When the Big Ten adopted, nearly intact, the nine rules for survival of college football proposed by SPORTS ILLUSTRATED and Herman Hickman (SI, Aug. 13, 1956), it was not without misgivings. The rule on recruiting (briefly, aid to an athlete must be based on need and in no case may exceed board, room, tuition and books) seemed to some Big Ten coaches a fearful handicap in their annual competition for high school players. Last week came the news that one coach had broken the code, been caught at it and sent to the showers for the whole 1957 season. He was Phil Dickens, new head coach at Indiana, fresh from the wide ranges of Wyoming just this January. Too many young Indiana prospects thought they had heard him promise $50 a month in extra spending money.
Big Ten faculty representatives met in Chicago, reviewed the charges and the evidence and made Indiana's conference play this year conditional upon Indiana suspending Dickens for a year. Dickens was duly suspended, and his team will be guided by his chief assistant, Bob Hicks.
The penalty is the severest in the history of the Big Ten. Even so, under the rules, it might have been stiffer. The rule actually states that coaches guilty of illegal recruiting shall be discharged. Since Dickens might have been confused by the coincidence of a new job and a new set of rules, he was accorded the usual mercy shown a first offender. He will be a spectator at Indiana's games this fall; a restless one, no doubt, little given to conversation.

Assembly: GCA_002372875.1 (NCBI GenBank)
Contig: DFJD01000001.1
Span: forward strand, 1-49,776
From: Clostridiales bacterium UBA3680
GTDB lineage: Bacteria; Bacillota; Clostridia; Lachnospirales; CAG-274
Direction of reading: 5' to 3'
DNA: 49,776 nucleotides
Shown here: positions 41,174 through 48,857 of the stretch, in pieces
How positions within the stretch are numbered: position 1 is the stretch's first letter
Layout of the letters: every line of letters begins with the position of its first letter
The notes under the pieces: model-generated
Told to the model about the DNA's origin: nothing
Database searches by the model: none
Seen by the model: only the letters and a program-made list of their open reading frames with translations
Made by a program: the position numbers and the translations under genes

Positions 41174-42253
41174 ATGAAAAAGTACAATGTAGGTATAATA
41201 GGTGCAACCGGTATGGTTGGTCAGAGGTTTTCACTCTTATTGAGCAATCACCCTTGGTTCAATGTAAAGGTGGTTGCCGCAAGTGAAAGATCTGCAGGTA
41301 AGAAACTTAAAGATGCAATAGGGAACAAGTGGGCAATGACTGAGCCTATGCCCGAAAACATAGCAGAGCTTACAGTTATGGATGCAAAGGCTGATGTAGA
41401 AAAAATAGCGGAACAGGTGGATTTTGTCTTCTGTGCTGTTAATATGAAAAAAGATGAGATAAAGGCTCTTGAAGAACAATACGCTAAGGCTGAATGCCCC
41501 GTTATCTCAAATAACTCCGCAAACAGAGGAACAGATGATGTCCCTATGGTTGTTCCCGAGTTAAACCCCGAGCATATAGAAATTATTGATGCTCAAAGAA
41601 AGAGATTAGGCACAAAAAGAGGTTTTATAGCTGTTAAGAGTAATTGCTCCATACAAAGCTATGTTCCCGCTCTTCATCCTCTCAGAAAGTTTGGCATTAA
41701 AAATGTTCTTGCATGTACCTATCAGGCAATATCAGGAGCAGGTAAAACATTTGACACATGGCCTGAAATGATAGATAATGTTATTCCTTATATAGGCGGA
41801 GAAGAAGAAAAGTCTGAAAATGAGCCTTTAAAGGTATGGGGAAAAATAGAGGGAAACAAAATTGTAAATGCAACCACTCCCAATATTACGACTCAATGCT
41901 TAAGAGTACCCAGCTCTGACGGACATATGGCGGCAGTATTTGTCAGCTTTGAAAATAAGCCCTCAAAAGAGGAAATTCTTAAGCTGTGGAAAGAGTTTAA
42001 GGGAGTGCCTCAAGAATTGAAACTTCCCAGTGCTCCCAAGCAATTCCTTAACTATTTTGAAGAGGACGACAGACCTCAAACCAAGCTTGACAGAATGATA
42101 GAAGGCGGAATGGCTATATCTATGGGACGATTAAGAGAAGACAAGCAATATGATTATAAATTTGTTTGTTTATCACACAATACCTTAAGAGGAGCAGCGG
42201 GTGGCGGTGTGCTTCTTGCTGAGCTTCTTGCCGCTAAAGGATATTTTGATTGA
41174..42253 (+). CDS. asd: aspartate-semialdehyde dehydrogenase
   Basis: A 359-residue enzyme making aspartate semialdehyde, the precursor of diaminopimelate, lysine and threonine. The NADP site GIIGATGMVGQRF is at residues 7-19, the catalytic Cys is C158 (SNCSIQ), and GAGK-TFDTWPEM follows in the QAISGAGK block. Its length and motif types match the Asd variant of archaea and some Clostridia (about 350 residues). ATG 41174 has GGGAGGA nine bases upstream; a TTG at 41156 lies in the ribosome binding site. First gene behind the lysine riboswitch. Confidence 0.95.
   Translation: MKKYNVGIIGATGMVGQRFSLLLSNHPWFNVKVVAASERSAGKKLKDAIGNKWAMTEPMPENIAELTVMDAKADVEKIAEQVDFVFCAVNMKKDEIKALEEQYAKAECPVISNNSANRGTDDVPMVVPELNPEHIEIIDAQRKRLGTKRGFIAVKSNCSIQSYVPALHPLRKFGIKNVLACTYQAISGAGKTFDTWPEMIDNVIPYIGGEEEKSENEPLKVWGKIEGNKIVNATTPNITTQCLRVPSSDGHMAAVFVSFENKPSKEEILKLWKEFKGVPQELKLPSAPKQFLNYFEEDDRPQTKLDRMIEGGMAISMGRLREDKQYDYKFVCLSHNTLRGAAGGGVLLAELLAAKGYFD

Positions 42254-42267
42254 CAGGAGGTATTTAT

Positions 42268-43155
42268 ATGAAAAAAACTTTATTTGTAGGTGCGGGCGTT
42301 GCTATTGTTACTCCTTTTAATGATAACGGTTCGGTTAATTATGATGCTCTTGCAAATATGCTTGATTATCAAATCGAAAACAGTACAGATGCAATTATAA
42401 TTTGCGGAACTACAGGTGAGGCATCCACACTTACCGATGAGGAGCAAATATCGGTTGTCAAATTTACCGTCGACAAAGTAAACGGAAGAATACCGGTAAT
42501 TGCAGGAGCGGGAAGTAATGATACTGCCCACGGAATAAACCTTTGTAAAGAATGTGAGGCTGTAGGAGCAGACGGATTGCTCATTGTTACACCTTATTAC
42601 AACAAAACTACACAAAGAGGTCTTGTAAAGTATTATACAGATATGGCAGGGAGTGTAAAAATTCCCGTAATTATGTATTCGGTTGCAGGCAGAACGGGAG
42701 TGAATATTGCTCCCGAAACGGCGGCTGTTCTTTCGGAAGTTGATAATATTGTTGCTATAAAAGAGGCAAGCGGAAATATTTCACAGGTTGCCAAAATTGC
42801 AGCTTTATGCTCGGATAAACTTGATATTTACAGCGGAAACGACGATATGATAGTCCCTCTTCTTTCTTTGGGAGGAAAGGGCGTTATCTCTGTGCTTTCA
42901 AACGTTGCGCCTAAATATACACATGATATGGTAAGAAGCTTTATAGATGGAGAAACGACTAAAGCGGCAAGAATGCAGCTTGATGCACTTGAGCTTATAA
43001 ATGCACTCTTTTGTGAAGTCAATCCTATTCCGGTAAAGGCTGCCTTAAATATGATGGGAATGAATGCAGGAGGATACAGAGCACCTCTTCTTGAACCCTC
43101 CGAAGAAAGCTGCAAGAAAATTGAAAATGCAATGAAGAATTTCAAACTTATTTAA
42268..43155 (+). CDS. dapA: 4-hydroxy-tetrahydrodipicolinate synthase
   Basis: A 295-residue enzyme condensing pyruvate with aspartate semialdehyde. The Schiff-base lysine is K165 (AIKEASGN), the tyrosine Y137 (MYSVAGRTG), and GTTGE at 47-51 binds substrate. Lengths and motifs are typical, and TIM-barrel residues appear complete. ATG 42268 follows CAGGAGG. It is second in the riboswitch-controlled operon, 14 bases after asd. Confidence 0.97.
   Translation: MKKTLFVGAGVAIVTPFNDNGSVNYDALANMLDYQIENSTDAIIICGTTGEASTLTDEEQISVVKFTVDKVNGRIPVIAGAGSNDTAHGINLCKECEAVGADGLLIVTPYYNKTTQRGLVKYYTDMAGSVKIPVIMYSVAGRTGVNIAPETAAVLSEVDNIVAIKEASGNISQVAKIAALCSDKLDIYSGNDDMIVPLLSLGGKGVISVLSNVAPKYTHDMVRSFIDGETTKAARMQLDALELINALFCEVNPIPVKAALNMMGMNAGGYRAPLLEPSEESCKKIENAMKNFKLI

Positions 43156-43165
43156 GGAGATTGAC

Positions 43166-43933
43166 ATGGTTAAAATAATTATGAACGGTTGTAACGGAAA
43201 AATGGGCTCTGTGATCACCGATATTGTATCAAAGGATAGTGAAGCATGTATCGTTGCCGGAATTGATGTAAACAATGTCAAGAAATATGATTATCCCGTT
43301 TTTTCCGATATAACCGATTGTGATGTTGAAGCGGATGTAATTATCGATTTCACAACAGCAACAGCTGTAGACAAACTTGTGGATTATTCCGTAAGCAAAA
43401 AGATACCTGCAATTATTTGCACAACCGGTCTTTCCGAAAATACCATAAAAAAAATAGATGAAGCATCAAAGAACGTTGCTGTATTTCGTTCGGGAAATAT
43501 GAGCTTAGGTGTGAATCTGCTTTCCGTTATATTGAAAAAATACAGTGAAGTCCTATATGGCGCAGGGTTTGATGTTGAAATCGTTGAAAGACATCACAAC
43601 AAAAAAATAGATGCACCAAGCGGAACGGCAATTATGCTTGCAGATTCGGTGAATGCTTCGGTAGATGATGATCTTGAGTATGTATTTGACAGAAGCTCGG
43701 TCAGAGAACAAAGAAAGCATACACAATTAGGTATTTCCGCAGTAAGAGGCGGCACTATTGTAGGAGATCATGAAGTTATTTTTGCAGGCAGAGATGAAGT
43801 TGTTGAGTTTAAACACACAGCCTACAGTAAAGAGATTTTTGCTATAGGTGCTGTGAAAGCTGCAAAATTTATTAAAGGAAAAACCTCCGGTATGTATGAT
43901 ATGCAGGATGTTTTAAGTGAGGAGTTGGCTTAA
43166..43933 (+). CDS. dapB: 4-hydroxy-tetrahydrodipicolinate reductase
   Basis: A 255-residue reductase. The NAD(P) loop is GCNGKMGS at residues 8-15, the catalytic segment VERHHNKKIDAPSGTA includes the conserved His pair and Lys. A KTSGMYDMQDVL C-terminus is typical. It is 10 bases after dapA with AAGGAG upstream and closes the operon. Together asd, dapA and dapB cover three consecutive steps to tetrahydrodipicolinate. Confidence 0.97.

WASHINGTON—Captain Kenneth D. Chandler, a 33-year-old jet ace of the Korean war, set a new Bendix air race record of 679 miles an hour today.
Captain Chandler flew a Convair F-102 delta-wing interceptor 620 miles from Chicago's O'Hare Field to nearby Andrews Air Force Base, Md., in 54 minutes, 45 seconds. Five other Air Force pilots also made the race.
The lines above are from the Associated Press story on last week's Bendix Trophy Race, but they would serve very well as an inscription on the tombstone of airplane racing as a sport. No mere civilian can afford to compete with the military nowadays, and besides, all the old glamour is gone. It's nobody's fault, of course, but it's too bad, all the same.
One misses the wave of cocky Jimmy Doolittle's hand as he throttled up his Laird Solution for a blistering 80-mph take-off in the first Bendix Trophy Race (Burbank to Cleveland, 1931). One misses the proud and weary smile of Master Designer Ben O. Howard, climbing out of the cockpit of his Howard Racer in Cleveland in 1935, the winner—at 238.704 mph—in a plane he had wrought virtually by hand. One misses Roscoe Turner and Jackie Cochran; wheel pants, radial engines and negatively staggered wings; one even misses elevators and ailerons (the F-102 scorns these old-fashioned devices in favor of "elevons" on its rakish delta wing).
The race used to be to the swift and the ingenious; now it goes to the man who best balances speed against fuel consumption and arrives firstest with—quite likely—the leastest fuel in his tanks. ("My engine flamed out, for lack of fuel, as I taxied down the runway after the landing," said Captain Chandler the other day.)